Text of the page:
Dostoyevsky fills his drawing rooms with challenges to the status quo, with intemperate invective, with radical claims on the political and economic system. At the same time he gives voice to conservative views, e.g., that Russia was better before Alexander II freed the serfs (in 1861, only 6 years prior to the publication of THE IDIOT), better before the aristocracy began to rub shoulders with powerful merchants and usurers, better before the atheists, nihilists and anarchists attacked the church and the social structure.

Interestingly, many of these contretemps are, as in so much 19th Century fiction, posed in connection with "the woman question." Our heroine, Natasya, raised by her guardian and seduced at a young age. is intent upon exposing Russian society for its hypocritical attitudes and brutal behavior toward women. Brilliant and beautiful, Natasya concoct a series of circumstances that both outrage and shame conventional society. She is the demonic critic of Russian society, her vindictive spirit contrasting sharply with Prince Myshkin's penchant for compassion and forgiveness. Together they form a unique double-edged critique of the bourgeoisie. And both are broken by their society's cruel intolerance and vast hypocrisy.

Prince Myshkin's conversation marks him among members of his society an "idiot" because he speaks forthrightly and answers truthfully without regard for the consequences. So disturbing is this behavior that Aglaya, the woman he hopes to marry, tells him not speak at the gathering at which he is being introduced to high society as a suitor. But driven by the onset of an epileptic fit, he disobeys and gives himself up to a remarkable speech in which his praise for the assembled company, his views on politics and religion are interpreted by most as an insult, and by many as the ravings of a madman. His speech is a form of social suicide, self-murder, and as such the flip side of Raskolnikov's homicide.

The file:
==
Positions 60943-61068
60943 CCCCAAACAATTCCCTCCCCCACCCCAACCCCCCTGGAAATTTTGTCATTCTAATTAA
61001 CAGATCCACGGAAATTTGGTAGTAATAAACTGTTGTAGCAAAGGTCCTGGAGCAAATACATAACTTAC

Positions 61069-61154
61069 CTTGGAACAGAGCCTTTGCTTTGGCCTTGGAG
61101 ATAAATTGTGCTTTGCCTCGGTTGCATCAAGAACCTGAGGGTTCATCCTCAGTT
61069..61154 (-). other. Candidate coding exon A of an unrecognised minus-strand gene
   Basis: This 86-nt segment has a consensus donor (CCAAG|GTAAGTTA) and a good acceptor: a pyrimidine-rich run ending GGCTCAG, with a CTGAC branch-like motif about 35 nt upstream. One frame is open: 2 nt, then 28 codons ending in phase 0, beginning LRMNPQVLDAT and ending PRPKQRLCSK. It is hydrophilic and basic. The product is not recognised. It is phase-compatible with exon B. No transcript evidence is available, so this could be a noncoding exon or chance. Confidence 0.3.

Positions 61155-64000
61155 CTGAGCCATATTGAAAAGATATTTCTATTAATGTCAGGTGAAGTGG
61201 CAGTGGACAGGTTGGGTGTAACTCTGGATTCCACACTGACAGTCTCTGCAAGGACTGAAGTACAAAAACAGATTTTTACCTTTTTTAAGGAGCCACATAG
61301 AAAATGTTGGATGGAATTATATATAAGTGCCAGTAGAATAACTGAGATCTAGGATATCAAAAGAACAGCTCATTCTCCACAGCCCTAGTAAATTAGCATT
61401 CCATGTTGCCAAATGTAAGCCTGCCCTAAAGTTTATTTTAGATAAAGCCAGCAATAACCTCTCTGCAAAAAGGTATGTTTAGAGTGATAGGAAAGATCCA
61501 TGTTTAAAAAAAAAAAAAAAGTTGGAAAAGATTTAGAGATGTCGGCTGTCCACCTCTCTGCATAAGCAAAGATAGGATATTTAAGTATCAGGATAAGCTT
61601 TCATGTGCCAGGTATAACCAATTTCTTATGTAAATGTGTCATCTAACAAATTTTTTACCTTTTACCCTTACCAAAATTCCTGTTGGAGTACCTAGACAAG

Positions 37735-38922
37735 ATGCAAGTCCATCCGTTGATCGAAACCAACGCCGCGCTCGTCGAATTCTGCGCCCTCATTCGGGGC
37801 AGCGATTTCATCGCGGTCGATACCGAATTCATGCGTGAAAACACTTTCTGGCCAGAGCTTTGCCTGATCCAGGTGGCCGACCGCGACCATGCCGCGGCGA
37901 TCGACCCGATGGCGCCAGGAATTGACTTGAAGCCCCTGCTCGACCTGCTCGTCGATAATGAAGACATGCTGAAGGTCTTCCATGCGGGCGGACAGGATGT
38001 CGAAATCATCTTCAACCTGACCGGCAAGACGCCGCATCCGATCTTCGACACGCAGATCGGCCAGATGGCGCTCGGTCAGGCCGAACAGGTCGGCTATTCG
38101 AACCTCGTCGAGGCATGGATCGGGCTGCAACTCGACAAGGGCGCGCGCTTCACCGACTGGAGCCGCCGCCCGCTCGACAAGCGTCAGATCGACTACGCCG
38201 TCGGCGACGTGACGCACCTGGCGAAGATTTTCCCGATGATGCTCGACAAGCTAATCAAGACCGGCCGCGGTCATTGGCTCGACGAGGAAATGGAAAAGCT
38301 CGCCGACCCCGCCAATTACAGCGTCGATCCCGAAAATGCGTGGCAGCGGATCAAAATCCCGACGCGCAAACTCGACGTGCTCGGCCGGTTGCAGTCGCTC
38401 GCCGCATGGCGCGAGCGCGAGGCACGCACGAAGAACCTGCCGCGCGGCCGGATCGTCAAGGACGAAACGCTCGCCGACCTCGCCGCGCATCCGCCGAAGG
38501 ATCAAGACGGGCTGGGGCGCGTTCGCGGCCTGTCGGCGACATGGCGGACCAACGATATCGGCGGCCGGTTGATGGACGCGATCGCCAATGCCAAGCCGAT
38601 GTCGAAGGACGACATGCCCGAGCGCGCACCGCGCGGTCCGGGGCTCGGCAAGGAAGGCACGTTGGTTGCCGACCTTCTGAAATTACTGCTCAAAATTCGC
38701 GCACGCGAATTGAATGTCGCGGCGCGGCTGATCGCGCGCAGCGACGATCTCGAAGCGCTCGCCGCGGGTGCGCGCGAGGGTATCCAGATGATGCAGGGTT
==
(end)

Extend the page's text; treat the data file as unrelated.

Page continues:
In the largest sense, what's at stake in these conversations and disputes is no less than the soul of Russia. Through the prince's speech Dostoyevsky poses the question as to whether Russia will reawaken to her deep and unique Christian heritage and behave, like the prince, with virtue, compassion and honor, or become like the empires to the West whose money-grubbing ways have begun to infect Russia and her people.

THE IDIOT has flaws. There is too much disquisition and exposition even for a 19th century novel. Sometimes, Dostoyevsky will vamp along for a few pages, trying to figure out what to do next. But still, THE IDIOT is well worth reading by itself, or even better, in combination with CRIME AND PUNISHMENT for its psychological acuity and its devastating dissection of a unique social world under stress.

Tuesday, February 27, 2007

Attack of Ayn Rand & The Objectivists

Here's my review of The Fountainhead, for which I've received a sound drubbing on Amazon. At the bottom I've posted comment that was made by a fan of the book. If you read my review and then the comment, I think you'll see how this person actually proves my point.

Unkindness as Philosophy, January 28, 2007
THE FOUNTAINHEAD has been described by one of its many followers - yes, followers, not readers, for the book is essentially unreadable -- as a "passionate defense of individualism [that] presents an exalted view of man's creative potential." This is a fair description, although it points unintentionally to the book's main flaw: it is not a novel, but a tract posing as a novel.